Here’s Why You Need to Update Your Estate Plan

March 22, 2022

While we’d all like for our lives to turn out exactly as we had planned when we were in our 20s, this is highly unlikely. Life can change in the blink of an eye and it’s unrealistic to expect that an estate plan drafted by you in your early thirties will still reflect your wishes as a 50 or 60-year-old. Learn more about how to legally prepare for your future with the Reno estate planning lawyers at Anderson, Dorn & Rader by assessing the Johnson family’s history with estate planning below.

Meet The Johnson Family

Patricia and Sal Johnson married at the ages of 23 and 26. Just a few years later, their first child, Simon, was born which prompted them to get an estate plan in place. Just three years later, their second child, Pamela, was born, leading them to update their estate plan to include both children. 

Later in life, the couple attended one of our estate planning seminars, which encouraged them to update their estate plan yet again, this time with a trust-based plan in place that will not only protect themselves, but also their children, grandchildren, and even the family dog, Rudy. 

However, rather than taking part in client maintenance opportunities that allow the Johnson’s estate planning lawyers to keep their plans up-to-date, they chose to just call in when they wanted to make amendments. This resulted in the estate plan going untouched for many years, and updates were never made despite their continued life changes. 

How Their Lives Have Changed in 10 Years

As stated earlier, life is going to change over time. How you choose to update your estate plan and when will help you deal with all of those changes accordingly. Here’s what’s changed in the Johnson family’s lives in the last 10 years: 

  • Simon and Pamela have graduated from college and are moved out of the family home. 
  • Simon and his wife are now expecting their second child. Their first child was born with a genetic condition that will affect their life forever.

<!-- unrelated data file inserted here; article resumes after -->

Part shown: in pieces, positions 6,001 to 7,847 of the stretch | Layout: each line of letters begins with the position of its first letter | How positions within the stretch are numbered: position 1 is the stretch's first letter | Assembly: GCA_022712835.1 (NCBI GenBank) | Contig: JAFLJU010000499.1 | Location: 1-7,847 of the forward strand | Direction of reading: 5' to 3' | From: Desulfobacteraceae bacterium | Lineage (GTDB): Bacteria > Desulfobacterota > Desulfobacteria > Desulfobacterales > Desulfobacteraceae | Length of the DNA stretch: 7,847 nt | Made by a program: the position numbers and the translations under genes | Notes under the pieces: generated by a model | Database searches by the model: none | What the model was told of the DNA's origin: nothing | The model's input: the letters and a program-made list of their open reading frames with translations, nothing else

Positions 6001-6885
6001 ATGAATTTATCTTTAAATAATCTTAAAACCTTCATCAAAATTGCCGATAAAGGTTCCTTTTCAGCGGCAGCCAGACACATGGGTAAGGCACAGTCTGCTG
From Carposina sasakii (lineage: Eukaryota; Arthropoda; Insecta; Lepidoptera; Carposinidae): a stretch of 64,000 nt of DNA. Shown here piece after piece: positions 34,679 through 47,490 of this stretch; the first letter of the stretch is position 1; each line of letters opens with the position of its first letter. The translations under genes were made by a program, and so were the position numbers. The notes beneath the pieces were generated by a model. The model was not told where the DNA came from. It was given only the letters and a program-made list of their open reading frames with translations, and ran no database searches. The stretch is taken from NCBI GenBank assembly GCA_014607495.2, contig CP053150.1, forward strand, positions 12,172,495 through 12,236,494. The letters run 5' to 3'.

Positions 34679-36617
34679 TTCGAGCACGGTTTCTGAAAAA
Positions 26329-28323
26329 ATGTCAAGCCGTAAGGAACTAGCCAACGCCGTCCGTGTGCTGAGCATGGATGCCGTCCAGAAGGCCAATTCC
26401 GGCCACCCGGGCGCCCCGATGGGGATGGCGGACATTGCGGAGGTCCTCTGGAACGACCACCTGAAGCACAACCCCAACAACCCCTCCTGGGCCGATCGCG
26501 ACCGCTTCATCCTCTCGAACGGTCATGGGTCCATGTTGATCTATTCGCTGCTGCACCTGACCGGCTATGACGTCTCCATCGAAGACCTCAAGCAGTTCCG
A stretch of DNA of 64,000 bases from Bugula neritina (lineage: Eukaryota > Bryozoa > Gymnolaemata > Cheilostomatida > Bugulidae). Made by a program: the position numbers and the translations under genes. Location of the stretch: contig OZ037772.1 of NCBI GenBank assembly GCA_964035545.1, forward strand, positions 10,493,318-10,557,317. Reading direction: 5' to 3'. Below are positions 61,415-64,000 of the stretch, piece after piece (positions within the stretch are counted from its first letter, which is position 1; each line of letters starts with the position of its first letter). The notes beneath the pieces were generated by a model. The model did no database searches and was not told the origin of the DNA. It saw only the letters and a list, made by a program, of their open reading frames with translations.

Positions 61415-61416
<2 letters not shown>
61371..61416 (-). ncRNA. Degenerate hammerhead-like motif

• Pamela is a single mother to one child and two dogs. 
  • Sal’s mother became ill a few years ago and now lives with Sal and Patricia.
  • Patricia and Sal decided to purchase a vacation home on the west coast.  
  • Their dog Rudy, unfortunately, passed some years ago and the couple has since adopted another dog. 

How do you think their estate plan will look now that there have been some major life changes throughout the whole family? Surely, they will need to update the estate plan to reflect these changes, which are typical of what 10 years can bring. 

What This Means For You

Now that you’ve seen how the Johnson’s lives have changed, let’s apply this to you and your family. What changes have you experienced in your life? Have you moved? Did you purchase a new home? Do you have more children or grandchildren? Have you started a business? Has anyone suffered any health problems? Do you have new accounts or investments? Do you now care for a parent, pets, or dependent children? Have you remarried, gotten divorced, or retired?

All of these factors can greatly impact your current and future estate plans, but you’ll also need to consider how the lives of those around you have changed as well. Has someone you loved died? Have friends or family named in your plan as trusted helpers moved away, or has your relationship changed? Are your children now adults and able to help you? Do you want to help with the grandchildren’s college or sports interests?

Surely, many things have changed in the past 10 years and it’s important that your estate plan reflects the changes in your personal life, financial situation, and overall goals. 

Work with Estate Planning Lawyers

To update your estate plan, or get one started, reach out to Reno estate planning lawyers Anderson, Dorn & Rader today. They’ll be able to help you define your goals and draft an estate plan that fits your specific needs. Connect with us to learn more. 

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